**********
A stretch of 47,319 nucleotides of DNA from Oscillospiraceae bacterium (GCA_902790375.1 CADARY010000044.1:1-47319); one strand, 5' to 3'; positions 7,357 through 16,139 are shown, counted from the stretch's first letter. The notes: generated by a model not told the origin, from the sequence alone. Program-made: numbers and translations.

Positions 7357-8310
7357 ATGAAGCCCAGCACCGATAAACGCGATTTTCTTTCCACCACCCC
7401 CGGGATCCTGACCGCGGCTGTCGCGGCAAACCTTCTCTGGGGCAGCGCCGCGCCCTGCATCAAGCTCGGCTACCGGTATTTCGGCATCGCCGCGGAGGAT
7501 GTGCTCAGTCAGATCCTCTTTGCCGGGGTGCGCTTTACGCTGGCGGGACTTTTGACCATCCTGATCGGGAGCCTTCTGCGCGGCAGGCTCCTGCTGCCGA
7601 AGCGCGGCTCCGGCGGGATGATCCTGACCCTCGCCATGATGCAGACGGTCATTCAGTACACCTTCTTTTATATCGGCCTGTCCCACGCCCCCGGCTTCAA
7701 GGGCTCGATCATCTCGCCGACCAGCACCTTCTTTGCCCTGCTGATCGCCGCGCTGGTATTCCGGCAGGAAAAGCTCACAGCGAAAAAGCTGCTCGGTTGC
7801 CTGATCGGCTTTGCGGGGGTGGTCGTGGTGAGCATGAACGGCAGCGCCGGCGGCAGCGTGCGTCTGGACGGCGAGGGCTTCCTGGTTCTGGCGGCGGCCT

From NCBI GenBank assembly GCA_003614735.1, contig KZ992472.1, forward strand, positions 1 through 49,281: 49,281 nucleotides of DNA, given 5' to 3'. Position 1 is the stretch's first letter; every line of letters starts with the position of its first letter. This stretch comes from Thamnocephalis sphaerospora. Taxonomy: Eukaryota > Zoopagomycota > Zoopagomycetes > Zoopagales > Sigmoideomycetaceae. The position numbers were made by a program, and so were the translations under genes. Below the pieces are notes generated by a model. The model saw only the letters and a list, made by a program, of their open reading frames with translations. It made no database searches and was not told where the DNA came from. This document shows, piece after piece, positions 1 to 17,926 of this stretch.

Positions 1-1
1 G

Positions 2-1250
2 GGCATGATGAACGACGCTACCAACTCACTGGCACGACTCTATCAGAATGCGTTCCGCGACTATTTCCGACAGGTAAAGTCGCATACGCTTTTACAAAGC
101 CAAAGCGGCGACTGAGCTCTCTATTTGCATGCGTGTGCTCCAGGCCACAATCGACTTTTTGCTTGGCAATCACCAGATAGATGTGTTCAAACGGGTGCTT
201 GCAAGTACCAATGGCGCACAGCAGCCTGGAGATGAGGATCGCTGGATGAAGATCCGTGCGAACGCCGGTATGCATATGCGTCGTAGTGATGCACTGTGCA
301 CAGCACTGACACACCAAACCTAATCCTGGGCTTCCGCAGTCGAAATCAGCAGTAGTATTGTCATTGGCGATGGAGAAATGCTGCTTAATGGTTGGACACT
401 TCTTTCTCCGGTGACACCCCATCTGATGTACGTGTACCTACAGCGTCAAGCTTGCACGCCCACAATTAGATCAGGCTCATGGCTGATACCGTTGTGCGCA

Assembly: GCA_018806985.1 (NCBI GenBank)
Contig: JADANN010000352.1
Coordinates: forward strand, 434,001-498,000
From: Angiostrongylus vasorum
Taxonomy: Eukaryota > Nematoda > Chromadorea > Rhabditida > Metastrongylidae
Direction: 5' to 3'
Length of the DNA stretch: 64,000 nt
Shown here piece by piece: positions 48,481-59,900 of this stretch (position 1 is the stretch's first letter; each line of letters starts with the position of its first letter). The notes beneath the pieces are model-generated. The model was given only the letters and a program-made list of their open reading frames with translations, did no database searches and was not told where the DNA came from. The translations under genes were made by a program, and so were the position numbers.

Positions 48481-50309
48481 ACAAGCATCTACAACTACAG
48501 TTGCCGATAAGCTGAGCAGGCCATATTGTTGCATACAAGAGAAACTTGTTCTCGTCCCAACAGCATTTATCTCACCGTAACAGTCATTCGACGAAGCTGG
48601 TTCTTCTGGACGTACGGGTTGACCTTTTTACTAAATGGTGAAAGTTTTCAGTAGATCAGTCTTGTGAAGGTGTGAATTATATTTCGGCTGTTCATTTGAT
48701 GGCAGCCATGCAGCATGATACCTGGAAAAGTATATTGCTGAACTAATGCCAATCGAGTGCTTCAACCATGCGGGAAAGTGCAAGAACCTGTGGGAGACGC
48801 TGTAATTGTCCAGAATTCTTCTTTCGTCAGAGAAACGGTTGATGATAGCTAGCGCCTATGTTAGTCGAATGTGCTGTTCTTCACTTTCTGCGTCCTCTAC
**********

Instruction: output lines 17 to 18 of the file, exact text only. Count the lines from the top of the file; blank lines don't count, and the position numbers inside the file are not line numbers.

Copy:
401 TCTTTCTCCGGTGACACCCCATCTGATGTACGTGTACCTACAGCGTCAAGCTTGCACGCCCACAATTAGATCAGGCTCATGGCTGATACCGTTGTGCGCA

Assembly: GCA_018806985.1 (NCBI GenBank)